The Obama administration is struggling mightily to get Congress to pass an economic stimulus bill that will do what Obama and his team feel is necessary to turn the US economy around. As Paul Krugman notes in today's New York Times, the debate over the stimulus package is being controlled by the terms of the Republican arguments of the last eight years about tax cuts, excessive government spending, and so forth. Unlike the Bush administration, which did a masteful job of controlling the terms of the political and, perhaps more important, media debate, Obama and his team are on the defensive, reacting to Republican and media talking points rather than shaping or guiding the political media flow.
The reason for this is plain to see--and Dick Cheney's recent attempt to terrify Americans about Obama's security policies underscores the problem with Obama's handling of the economic crisis. What Cheney reminds us of is the way in which, especially during the run-up to the Iraq War, the Bush administration blanketed the print, televisual, and networked media with hundreds of spokespeople premediating both the terrible things that would happen if we did not invade Iraq and the wonderful things that would happen in the Middle East after we succeeded in establishing a beach-head for democracy in the Muslim world.
What Obama and his team need to do, and what we have seen very little of over the past few weeks (or in the transition period between the election and the inauguration), is to undertake their own premediation campaign on the economy. And they need to do it now.
First, what needs to happen is that they need to premediate a second Great Depression if we do not act large and act fast. Where are the images of soup-lines, of abandoned storefronts, of hungry children? Obama's team must send out its emissaries to all of the cable news networks to remind the nation of the potential consequences of failing to respond adequately to the current financial crisis. And their appearances need to be accompanied not only by images and sounds from the era of the Depression, but also by downward graphs, diminishing (and increasing) numbers, and shrinking charts to dramatize the potential implications of failing to pass the stimulus package that Obama is convinced that the country needs.
Simultaneous with this, the Obama team needs to premediate a successful recovery. They need to provide potential scenarios of economic rebirth based on the elements of their plan. These premediations must not only take the shape of a return to business as usual, but must present potential futures that are transformative and made possible by the important, forward-looking elements of the stimulus package. Here, Obama people need to bring with them, or circulate among the media, images of wind-farms, of solar installations, of rebuilt bridges and roads, of a renovated and modernized power grid. And they need charts and graphs and numbers. And they need images of future prosperity--again, not a return to some past era but a compelling, attractive, desirable future with green energy, smart consumption, fuel-efficient cars, and so forth.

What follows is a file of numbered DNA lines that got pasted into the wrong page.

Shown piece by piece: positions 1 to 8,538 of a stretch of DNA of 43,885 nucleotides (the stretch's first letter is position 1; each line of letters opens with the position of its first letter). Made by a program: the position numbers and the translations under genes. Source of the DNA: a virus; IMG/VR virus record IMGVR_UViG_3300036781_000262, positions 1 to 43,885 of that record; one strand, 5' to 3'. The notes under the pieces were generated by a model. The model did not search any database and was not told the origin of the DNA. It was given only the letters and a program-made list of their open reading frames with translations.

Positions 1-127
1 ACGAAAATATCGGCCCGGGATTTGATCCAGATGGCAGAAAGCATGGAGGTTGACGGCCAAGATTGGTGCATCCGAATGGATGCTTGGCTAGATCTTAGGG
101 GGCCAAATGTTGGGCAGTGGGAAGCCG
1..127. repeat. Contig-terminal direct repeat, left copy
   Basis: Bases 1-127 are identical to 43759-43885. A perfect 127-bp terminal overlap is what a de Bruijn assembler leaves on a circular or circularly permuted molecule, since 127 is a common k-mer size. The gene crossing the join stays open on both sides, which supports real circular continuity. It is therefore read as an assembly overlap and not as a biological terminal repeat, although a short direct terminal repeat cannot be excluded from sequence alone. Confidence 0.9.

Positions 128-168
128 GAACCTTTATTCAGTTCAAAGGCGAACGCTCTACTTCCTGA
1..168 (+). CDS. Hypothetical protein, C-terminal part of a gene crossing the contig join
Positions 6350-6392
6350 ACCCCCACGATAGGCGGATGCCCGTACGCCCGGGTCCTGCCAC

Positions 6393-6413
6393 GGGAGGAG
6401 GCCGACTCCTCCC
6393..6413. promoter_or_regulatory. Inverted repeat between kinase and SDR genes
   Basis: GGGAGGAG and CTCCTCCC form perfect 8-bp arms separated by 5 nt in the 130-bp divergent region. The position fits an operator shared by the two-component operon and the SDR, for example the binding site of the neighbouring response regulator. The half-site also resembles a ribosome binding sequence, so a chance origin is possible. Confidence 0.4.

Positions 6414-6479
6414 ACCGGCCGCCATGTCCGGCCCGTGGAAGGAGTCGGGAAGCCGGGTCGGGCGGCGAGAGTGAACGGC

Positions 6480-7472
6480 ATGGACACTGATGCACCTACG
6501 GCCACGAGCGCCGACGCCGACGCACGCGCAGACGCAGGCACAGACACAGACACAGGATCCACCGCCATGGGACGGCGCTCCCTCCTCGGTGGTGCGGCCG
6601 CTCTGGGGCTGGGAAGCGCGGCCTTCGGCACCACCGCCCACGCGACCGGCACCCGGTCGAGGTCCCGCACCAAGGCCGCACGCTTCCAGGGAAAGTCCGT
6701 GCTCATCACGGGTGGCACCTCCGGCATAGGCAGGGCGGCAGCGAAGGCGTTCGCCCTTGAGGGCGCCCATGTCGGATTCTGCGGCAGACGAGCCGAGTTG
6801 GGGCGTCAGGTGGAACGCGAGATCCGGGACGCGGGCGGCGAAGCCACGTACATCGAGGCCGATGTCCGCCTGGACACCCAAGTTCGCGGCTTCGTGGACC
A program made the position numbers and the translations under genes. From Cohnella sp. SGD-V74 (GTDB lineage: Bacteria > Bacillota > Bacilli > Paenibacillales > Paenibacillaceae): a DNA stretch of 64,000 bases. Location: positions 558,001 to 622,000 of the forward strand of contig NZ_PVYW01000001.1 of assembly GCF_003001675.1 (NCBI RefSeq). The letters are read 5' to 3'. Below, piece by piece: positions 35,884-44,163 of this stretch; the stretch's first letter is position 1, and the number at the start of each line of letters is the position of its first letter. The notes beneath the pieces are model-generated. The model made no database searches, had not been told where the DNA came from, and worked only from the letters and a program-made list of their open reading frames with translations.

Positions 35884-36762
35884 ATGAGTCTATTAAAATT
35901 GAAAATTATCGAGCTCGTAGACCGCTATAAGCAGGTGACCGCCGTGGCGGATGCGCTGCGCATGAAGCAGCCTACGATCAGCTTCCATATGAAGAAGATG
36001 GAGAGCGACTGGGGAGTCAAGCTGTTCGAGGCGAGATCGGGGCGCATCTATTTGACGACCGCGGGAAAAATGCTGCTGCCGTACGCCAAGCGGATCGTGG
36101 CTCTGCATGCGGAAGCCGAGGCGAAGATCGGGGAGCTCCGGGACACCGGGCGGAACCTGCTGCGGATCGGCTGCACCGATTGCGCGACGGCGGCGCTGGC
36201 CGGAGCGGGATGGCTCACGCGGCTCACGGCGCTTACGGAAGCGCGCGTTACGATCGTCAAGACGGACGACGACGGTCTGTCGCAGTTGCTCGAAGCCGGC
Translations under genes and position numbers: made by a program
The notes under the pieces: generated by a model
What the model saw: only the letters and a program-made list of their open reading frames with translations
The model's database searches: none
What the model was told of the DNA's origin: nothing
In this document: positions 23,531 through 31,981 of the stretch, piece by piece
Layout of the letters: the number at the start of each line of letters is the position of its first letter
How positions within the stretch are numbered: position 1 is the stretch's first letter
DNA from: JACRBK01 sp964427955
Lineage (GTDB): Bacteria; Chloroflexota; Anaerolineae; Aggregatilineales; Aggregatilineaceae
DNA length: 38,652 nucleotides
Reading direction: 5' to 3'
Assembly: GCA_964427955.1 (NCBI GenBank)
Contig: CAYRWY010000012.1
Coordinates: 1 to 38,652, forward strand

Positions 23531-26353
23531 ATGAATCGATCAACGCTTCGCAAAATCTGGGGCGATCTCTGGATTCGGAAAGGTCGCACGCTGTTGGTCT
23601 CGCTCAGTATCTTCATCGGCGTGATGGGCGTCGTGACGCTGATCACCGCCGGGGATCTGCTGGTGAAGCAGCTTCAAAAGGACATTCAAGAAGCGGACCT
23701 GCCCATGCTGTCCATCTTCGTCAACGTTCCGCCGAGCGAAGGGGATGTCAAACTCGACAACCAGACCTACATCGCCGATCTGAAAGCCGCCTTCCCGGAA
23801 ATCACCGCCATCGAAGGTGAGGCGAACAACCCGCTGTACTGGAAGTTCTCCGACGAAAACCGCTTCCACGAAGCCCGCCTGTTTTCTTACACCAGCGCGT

Some may see this as cynical. But I would call it realistic. Collective public mood and affect are shaped and modulated these days by the premediated flows of print, televisual, and networked media. Arguments do not prevail on their "merits" or on the rational calculus of individual citizens. Mood and "structures of feeling" are contagious and are shaped by the repetition of audiovisual images of potential futures. As with Iraq, the key is not that any one future be premediated, or that these premediations prove true in any specific sense, but that our everyday media are so replete both with negative premediations of failing to follow Obama's stimulus plan and positive premediations of the recovery that will happen if we do follow this plan that the force of public sentiment behind Obama's plan grows so strong that those who would oppose it must get out of the way or be overrun.
The difficulty here, as opposed to the period in the run-up to the Iraq War, is time. Bush-Cheney had months during which to beat the drums, to deploy their troops of media spokespeople with (s)talking points and figures and images and maps. In the current economic crisis, time is of the essence. If Obama fails to get a stimulus robust enough to begin to turn the economy around, and if things begin to get worse, the current economic crisis will no longer be felt to be the fault of the Bush administration or of the Republicans in Congress who watered it down. If Obama does not stick to his guns and make it clear that anything short of his plan could lead the nation into its second Great Depression, he and his administration will be made to own the economic mess that should rightly belong to the Bush-Cheney administration and their Congressional Republican collaborators.